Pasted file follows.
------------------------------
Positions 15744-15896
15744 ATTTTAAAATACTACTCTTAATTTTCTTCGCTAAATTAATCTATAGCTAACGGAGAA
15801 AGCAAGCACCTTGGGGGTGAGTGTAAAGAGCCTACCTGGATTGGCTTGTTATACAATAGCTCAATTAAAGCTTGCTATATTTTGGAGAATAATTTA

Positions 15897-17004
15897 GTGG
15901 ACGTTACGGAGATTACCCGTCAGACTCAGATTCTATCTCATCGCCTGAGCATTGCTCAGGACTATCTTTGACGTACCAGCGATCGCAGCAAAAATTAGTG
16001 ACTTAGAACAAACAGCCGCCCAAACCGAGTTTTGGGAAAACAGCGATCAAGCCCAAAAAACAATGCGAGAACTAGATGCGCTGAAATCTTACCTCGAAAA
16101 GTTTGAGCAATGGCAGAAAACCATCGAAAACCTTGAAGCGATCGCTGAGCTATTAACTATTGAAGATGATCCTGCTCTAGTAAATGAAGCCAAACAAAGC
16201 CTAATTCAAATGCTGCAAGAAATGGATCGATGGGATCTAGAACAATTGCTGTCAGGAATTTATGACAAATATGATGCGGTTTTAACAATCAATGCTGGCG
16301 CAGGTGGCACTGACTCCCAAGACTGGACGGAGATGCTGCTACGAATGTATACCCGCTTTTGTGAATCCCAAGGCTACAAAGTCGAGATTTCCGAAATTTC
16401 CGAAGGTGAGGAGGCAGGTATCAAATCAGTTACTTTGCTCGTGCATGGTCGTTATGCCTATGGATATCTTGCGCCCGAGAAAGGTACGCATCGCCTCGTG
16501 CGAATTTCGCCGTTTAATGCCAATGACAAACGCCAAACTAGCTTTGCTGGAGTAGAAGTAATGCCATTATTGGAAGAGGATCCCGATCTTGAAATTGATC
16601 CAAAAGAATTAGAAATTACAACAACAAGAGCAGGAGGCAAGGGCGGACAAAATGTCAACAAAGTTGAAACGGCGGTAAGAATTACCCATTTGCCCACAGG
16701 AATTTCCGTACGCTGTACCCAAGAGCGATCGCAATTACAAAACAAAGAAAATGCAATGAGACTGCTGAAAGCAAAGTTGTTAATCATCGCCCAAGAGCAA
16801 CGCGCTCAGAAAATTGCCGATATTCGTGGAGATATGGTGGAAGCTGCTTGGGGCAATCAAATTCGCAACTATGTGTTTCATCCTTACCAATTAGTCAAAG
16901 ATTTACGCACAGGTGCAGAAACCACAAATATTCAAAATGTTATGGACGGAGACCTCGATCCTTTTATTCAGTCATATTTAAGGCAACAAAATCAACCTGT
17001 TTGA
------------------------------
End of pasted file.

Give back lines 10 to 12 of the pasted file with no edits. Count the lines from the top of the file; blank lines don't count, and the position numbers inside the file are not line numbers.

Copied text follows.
16301 CAGGTGGCACTGACTCCCAAGACTGGACGGAGATGCTGCTACGAATGTATACCCGCTTTTGTGAATCCCAAGGCTACAAAGTCGAGATTTCCGAAATTTC
16401 CGAAGGTGAGGAGGCAGGTATCAAATCAGTTACTTTGCTCGTGCATGGTCGTTATGCCTATGGATATCTTGCGCCCGAGAAAGGTACGCATCGCCTCGTG
16501 CGAATTTCGCCGTTTAATGCCAATGACAAACGCCAAACTAGCTTTGCTGGAGTAGAAGTAATGCCATTATTGGAAGAGGATCCCGATCTTGAAATTGATC